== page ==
EGU General Assembly 2023
© Author(s) 2023. This work is distributed under
the Creative Commons Attribution 4.0 License.

The bow shock and magnetosheath responses to density depletion structures

Xi Lu1, Hui Zhang1, Antonius Otto1, Terry Liu2, and Xingran Chen1
Xi Lu et al.
  • 1University of Alaska Fairbanks, Fairbanks, AK, USA
  • 2University of California Los Angeles, Los Angeles, CA, USA

Hot flow anomalies (HFAs) are typical and important foreshock transients characterized by large flow deflection and plasma heating. HFAs can deform the Earth’s bow shock by dynamic pressure perturbation resulting in disturbance in the magnetosphere and ionosphere. Traditionally, HFAs are believed to be associated with discontinuities. But recently, HFA-like structures were simulated by an magnetohydrodynamics (MHD) model without the discontinuity prerequisite. In this study, we give three HFA examples to verify this MHD formation mechanism. For the first event, we use multi-points observation from the THEMIS mission to track the formation of the HFA accompanying with a density depletion upstream. For the other two events, we compare observations from the MMS mission and the ARTEMIS mission with the MHD simulation results using density depleted solar wind flux tubes to investigate the physical process of HFA formation. The comparison of simulation and observation shows general agreement particularly in the presence of a core with strong heating and velocity deflection, and two compression regions (shocks) with clear maxima in the ram pressure with a strongly inclined normal boundary at the leading edge and moderately inclined at the trailing edge. Agreement was better when the MHD simulations used a transient change to quasi-parallel solar wind magnetic field during the events. Result suggests that ram pressure may be an excellent diagnostic for HFAs both in the solar wind and in the magnetosheath.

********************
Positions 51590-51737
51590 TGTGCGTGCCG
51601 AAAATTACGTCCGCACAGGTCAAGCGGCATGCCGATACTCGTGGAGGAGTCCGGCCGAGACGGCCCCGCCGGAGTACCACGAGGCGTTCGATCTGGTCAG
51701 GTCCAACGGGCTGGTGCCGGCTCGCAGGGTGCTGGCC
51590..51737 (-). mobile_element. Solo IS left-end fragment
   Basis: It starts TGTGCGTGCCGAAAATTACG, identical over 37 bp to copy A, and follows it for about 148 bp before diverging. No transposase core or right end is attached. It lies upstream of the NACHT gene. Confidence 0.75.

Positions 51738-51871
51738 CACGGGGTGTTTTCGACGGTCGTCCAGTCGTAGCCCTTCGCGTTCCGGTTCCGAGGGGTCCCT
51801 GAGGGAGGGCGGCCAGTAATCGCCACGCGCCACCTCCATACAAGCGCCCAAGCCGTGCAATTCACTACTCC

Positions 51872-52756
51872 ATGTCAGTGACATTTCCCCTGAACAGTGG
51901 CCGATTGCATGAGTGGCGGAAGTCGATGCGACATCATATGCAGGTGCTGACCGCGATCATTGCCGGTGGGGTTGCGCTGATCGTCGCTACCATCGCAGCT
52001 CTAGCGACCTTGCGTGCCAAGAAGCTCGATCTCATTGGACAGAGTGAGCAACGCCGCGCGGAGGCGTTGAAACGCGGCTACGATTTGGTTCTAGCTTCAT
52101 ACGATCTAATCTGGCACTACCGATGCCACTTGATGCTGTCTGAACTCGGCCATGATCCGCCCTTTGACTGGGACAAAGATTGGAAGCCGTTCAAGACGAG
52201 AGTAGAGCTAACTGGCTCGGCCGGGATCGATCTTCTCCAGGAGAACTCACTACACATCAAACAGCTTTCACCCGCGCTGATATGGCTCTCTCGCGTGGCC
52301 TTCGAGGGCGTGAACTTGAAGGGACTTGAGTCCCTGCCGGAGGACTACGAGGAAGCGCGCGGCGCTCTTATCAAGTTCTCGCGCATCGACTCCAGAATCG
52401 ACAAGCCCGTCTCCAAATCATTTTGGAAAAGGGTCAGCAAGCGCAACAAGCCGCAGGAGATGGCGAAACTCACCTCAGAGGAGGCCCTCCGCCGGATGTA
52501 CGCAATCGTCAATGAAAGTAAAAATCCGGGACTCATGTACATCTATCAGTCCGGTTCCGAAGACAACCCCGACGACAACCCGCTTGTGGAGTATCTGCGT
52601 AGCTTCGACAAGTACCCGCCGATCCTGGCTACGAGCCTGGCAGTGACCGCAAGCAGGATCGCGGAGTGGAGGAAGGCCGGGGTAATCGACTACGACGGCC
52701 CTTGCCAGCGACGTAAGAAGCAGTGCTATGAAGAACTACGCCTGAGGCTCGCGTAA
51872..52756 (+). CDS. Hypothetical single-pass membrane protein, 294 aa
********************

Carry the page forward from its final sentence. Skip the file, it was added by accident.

How to cite: Lu, X., Zhang, H., Otto, A., Liu, T., and Chen, X.: The bow shock and magnetosheath responses to density depletion structures, EGU General Assembly 2023, Vienna, Austria, 24–28 Apr 2023, EGU23-2438,, 2023.

Supplementary materials

Supplementary material file

Comments on the supplementary material

to access the discussion